Q: How will less demand for clean energy solutions in large swaths of the U.S. impact business? How will business leaders deal with the “uncertainty” of the ruling?

Ferraro: Demand drives supply. Demand also drives innovation, which lowers costs and further increases supply. Without clear market signals that demand for clean energy and for reduced greenhouse gas emissions will be steadily growing over time, businesses will invest less in those activities, and thus we’ll see less innovation and higher costs in those activities than we’d otherwise see. The importance of clear market signals from government regulators is well understood by the Federal Reserve. Congress, unfortunately, has not yet learned this lesson. Businesses leaders will react to the “uncertainty” of the ruling by delaying actions and investments.  Delayed actions and investments mean higher costs for all of us collectively on the planet because the longer we wait to reduce greenhouse gas emissions, the worse the damages will be in the future.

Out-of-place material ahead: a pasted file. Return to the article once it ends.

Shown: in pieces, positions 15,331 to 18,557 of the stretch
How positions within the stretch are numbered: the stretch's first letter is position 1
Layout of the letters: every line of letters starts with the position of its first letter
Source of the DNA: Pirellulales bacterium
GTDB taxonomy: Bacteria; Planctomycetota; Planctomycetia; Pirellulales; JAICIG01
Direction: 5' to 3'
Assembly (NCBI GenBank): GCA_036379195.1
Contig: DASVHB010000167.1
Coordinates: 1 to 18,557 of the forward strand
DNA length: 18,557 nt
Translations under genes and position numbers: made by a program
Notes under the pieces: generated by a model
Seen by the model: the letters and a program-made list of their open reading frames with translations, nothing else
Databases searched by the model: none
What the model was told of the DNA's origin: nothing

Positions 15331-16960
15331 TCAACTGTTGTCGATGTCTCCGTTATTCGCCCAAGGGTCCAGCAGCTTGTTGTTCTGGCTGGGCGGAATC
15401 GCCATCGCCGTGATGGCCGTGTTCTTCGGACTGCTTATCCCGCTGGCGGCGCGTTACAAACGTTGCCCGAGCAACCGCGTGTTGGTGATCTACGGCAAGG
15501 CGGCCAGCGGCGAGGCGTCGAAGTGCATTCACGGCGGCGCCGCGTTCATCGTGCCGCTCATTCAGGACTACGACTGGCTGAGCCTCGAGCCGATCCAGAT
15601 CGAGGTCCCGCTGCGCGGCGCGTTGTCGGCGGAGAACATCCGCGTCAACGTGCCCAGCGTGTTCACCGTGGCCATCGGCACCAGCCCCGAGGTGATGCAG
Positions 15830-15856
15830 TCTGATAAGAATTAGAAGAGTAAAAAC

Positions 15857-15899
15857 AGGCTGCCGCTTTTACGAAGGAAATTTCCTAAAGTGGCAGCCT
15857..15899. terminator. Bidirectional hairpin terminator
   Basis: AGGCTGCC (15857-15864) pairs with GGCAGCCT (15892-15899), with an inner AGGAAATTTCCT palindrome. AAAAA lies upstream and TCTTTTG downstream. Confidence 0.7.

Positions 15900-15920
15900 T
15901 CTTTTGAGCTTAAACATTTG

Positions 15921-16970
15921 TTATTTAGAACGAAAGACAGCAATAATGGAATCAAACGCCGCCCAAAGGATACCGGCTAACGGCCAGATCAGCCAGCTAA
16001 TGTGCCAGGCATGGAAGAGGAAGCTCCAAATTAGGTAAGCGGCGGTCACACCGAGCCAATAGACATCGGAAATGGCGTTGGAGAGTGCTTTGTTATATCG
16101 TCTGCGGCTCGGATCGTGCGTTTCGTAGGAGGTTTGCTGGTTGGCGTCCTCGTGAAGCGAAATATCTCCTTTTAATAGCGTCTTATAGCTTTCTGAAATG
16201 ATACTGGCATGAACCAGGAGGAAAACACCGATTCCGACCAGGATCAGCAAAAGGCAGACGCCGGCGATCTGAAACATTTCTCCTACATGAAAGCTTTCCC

Q: How could the ruling affect decisions regarding where and how companies and potential investors allocate their funds?

Ferraro: For shorter-term investments, we’re likely to see investments shifting from renewable energy sources and other clean energy generation sources toward technologies and products that are likely to benefit from the EPA using its SCOTUS-depleted, regulatory toolbox. An example would be technologies and products that will help businesses meet specific technology-based standards that affect emissions. Businesses who have been investing based on where they believe we’ll be in 2050 will likely continue to invest in the same areas in which they are currently investing. They will do so because the direction in which energy generation and use must go has not changed. These companies just won’t be investing as much as they might have been doing with the implementation of the Biden plan.


Discover Related Content